32. 32. Cosmology with f( R ) gravity …Now we restrict ourselves to the case when2)( RRRf α+=where a is a real constant. Varying the above actionwe get the new field equations as (G=c=1) :2; ; ; ;, , , ,1(1 2 ) ( ) 2 ( )21 1( )2 2R R g R R g R g g g Rg g Vµν µν λσαβ αβ µν α β αβ µν λ σµνα β αβ µ να α αφ φ φ φ φ+ − + − − = = − −  
  33. 33. Cosmology with f( R ) gravity …Working again in FRW metricwe obtained the new Friedmann equationsmuch more complicated, with extra second and higher orderterms …),...)(),(,...()(21)(41)(43)( 222tHtHktRktHtHV  +++=πππϕ),...)(),(,...()(41)(41 222tHtHktRktH  ++−=ππϕ
  34. 34. Cosmology with f( R ) gravity …Here we need to process all three steps …Here are some examples, we plotted for twotypes of unverses :1) The exponential expansion unverse withteRtR ω0)( =2) The linear expansion unverse withnttRtR 00 RR(t)or)( ==
  35. 35. Cosmology with f( R ) gravity …Expponential case :V(j) in terms of different w at k=0
  36. 36. Cosmology with f( R ) gravity …Expponential case :Time behaviour of V(j) in terms of different a at k=0,1 and -1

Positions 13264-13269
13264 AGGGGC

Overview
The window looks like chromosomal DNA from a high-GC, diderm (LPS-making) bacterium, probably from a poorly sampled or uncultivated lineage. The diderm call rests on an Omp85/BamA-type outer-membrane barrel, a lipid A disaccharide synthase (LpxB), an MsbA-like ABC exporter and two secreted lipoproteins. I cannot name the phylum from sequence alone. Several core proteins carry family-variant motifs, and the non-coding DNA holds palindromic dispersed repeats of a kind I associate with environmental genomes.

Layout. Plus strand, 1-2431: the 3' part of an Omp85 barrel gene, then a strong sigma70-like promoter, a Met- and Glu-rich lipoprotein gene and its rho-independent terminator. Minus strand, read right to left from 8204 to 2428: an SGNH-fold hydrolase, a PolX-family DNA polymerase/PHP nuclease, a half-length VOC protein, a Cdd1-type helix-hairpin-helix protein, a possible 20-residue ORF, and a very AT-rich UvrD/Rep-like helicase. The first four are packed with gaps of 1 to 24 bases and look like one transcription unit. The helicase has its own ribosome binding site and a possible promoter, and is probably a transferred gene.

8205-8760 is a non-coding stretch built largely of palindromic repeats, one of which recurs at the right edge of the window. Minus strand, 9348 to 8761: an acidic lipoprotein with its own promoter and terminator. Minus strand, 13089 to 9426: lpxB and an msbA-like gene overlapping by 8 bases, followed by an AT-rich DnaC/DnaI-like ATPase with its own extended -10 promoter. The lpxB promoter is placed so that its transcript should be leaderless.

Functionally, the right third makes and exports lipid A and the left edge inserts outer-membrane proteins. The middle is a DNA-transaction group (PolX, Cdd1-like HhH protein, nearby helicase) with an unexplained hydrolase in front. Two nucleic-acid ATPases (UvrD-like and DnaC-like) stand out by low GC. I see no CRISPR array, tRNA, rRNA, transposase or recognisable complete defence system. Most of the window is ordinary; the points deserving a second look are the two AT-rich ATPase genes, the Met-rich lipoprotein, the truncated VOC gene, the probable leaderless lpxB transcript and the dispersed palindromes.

37. 37. Cosmology with f( R ) gravity …Expponential case :V(j) in terms of different a at k=1 and w=0.1
  38. 38. Cosmology with f( R ) gravity …Linear case :Time behaviour of V(j) in terms of different a at k=0,1 and -1
  39. 39. Cosmology with f( R ) gravity …Linear case :V(j) in terms of different a at k=1
  40. 40. Conclusions….
  41. 41. Conclusions….
  42. 42. References[1] M.S. Madsen, Class. Quantum Grav., 5, (1988),627-639[2] G.F.R. Ellis, M.S. Madsen, Class. Quantum Grav.8, (1991), 667-676[3] D.N. Vulcanov, Central European Journal ofPhysics, 6, 1, (2008), 84-96[4] V. Bordea, G. Cheva, D.N. Vulcanov, Rom. Journ.of Physics,55,1-2 (2010), 227-237[5] G. S. Djordjevic, C.A. Sporea, D.N. Vulcanov, Proc.of the TIM10 Conference, Timisoara, Romania, nov.2010, in AIP proceedings series.[6] Cardenas VH , del Campo S, astro - ph /0401031[7] Tsujikawa S., Phys.Rev.D, 62, 043512, 2000 and referencesthere
  43. 43. The end !!!Thank you for your attention !